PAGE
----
Capacitive Ultrasonic Transducers (CUTs)
Capacitive ultrasonic transducers (CUTs) are efficient devices for generating and detecting ultrasound in air. Sometimes referred to as electrostatic transducers, the devices are essentially a parallel-plate capacitor with one rigid immovable electrode (the "backplate") and one flexible movable electrode (the "membrane" or "film"). The membrane is typically a dielectric polymer, such as polyethylene terephthalate (PET, or Mylar), electroded on one side with aluminium. A dc biasing voltage is usually applied, such that opposing charges build up on the two electrodes and the membrane is attracted to the backplate. Small pockets of air become trapped between the membrane and backplate, and the response of the transducer is largely determined by the membrane thickness and mass, and the surface profile of the backplate, as this dictates the size and number of the air pockets.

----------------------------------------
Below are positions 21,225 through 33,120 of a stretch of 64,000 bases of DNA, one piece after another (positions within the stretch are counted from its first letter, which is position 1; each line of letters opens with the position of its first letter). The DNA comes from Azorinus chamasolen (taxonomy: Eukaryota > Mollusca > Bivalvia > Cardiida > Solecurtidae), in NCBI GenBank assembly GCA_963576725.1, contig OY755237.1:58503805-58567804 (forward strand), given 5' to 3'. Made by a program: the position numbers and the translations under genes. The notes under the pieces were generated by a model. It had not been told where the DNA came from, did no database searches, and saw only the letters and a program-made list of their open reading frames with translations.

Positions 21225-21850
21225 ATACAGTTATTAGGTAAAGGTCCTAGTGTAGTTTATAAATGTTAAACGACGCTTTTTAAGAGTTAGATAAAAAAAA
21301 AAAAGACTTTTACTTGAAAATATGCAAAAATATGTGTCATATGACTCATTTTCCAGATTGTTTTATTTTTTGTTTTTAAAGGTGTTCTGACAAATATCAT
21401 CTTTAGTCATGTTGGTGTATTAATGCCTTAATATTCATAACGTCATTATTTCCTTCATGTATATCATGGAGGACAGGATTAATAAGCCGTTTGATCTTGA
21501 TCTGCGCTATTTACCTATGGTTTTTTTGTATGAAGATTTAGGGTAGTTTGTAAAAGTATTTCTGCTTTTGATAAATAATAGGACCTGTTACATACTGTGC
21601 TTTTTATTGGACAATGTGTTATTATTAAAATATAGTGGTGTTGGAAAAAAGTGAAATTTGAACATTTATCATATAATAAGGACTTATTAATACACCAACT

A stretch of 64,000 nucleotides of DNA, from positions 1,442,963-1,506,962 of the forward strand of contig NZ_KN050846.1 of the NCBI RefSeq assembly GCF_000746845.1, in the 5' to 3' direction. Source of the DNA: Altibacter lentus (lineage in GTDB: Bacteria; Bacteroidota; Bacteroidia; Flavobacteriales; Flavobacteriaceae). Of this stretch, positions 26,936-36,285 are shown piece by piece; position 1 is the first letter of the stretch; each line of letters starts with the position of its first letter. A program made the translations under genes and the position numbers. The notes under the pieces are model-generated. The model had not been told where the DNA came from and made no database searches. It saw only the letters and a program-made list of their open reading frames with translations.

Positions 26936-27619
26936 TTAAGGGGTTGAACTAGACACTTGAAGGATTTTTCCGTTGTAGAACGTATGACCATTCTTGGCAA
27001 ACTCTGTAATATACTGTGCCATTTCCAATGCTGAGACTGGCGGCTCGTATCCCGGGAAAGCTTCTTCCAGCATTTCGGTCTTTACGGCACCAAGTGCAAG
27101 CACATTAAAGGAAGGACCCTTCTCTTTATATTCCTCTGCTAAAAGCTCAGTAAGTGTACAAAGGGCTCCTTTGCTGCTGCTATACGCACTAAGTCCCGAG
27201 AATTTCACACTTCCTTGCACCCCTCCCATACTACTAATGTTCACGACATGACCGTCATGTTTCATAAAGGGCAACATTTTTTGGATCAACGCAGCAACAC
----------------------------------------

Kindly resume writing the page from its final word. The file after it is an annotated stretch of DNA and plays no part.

When operating as a receiver, an ultrasonic wave striking the membrane causes it to displace, and as the separation between the two electrodes changes, a corresponding proportional change in charge is also produced, which may be detected and amplified using suitable electronics. Capacitive ultrasonic transducers are highly efficient as both transmitters and receivers; a typical signal across a 10mm air gap is shown on the left.
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